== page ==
“Actively Crystallising Value? Does Activism Promote All Shareholders’ interests?”
Let’s take a company that has a good brand and market share but has been both under-performing the peer group and the market over the last three years. As a result of this underperformance the shares are at a significant discount to the market and the peer group. The shares have languished at a discount for some time.
The question many professional investors will consider is are the shares cheap or are they a “value-trap”? A ” value trap” is a share that looks cheap but is destined to remain so – the shares deserve their low rating (earnings or cash flow multiples) because the growth, quality and risk characteristics dictate that a re-rating is unlikely.
The company may be ex-growth, the market may have lost faith in the management team and it’s ability to create value and not believe the earnings projections. The risks of a serious profit downgrade and/or the earnings not converting into cash (suggesting some accounting issues) may also be putting off investors.
If there is value in such a situation, then a “catalyst” is required to highlight the upside and that the risks are overstated – to improve the growth outlook and quality of earnings and reduce risk as this combination drives valuation. An “event- driven” hedge fund for example may engage in activism as a “catalyst” for performance. To generate upside in the shares there needs to be an “event” – for example a disposal, change in (under-performing) management, share buy-back, more progressive dividend policy or even initiate dividend payment as is occurring in some technology stocks (see check list for a more comprehensive view of the range of likely actions.) These actions will create value as the “catalyst” brings attention to the underlying value of the stock. The hedge fund then may agitate for a series of actions that crystallises value and supports a rising share price over time.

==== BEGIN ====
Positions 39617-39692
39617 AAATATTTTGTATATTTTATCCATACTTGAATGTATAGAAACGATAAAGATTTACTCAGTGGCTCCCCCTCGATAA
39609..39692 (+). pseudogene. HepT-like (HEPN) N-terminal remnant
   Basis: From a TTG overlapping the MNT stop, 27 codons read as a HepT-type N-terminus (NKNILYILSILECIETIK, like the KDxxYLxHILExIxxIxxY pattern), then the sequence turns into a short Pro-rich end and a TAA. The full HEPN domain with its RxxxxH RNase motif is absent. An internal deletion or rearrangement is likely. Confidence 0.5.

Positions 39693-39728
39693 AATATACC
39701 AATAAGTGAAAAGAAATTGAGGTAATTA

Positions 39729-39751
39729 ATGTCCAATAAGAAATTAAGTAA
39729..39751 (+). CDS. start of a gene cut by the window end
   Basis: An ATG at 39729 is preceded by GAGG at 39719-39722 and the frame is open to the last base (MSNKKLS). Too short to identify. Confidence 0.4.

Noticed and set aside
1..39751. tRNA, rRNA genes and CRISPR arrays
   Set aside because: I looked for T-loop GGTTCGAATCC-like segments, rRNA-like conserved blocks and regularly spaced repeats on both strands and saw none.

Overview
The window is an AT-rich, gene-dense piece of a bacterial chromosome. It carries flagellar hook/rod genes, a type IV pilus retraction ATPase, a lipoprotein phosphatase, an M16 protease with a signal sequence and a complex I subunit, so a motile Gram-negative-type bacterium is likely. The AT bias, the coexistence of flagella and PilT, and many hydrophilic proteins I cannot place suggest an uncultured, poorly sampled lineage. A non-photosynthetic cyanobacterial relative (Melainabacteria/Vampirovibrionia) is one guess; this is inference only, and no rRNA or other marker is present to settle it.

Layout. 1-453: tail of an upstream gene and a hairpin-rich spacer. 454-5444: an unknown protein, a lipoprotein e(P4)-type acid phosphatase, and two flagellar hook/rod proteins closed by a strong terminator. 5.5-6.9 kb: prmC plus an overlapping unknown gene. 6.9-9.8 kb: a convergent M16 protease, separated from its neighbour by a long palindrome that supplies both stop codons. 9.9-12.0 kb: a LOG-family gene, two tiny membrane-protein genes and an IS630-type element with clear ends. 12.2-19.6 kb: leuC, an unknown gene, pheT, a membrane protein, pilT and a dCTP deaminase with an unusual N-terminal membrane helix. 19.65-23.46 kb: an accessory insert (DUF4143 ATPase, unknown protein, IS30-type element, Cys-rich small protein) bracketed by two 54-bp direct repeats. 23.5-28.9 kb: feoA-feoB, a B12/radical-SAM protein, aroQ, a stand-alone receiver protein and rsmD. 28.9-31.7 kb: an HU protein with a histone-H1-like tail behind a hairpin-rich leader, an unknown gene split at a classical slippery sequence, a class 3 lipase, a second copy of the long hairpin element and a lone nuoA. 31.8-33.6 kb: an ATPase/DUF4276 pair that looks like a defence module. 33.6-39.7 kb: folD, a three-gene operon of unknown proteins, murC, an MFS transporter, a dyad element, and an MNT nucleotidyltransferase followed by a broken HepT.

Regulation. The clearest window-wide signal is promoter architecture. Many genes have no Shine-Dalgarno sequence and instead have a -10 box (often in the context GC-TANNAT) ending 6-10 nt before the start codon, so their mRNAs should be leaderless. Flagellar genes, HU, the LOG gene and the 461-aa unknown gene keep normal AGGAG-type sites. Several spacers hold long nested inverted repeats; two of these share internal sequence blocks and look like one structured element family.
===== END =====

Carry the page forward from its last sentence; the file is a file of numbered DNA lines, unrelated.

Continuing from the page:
Certainly following such actions, it is hoped, positive media and analyst coverage and positive momentum will be generated. In an ideal world, such an event would highlight the hidden value in the stock, improve fundamentals (as more management time and focus is spent on the core business for example), trigger upgrades and improved news flow that would attract both “value” and “momentum” investors. Thus the “value-trap” is sprung and out-performance may continue for some time.
In this context of the “value-trap” it might be argued that if the shares have been under-performing for some time, it should have been obvious to management and they should have been doing something themselves to flag that the shares are undervaluing the prospects for the business and done something about it. Arguably in most instances it is, as the activist checklist below suggests, fairly predictable what the activist’s campaign will focus on.
One might argue being “active” and challenging consensus, prevents any “group think” and complacency from the board. Interventions should raise the quality of debate and lead to closer examination of the issues and the options leading to better outcomes and the creation of greater value. While fund managers have rarely run business and may not be very good at it, they are extremely good/experienced at allocating capital and taking a view of market trends. They also have a pan-market perspective so know best practice across the piece and will often know the competitive nature of the industry they are seeking change in.
If the activists are wrong, or their actions are likely to only benefit short-term interests and impair the long-term competitive position of the business and it’s ability to create value in the long run, then the incumbent management team must make a compelling and coherent case to get the majority of investors on board to support their alternative strategy. It may be for example that a share buy-back leaves the balance sheet too stretched to invest in the business or that the cyclicality of the business will not absorb the extra debt.
The challenge is to see through the more short term driven requests of the activist and preserve a coherent and effective strategy for long-term value creation. Having to think about this more deeply and have compelling alternatives on the table should in theory benefit all shareholders. If nothing else, it will inevitably make the ride more interesting.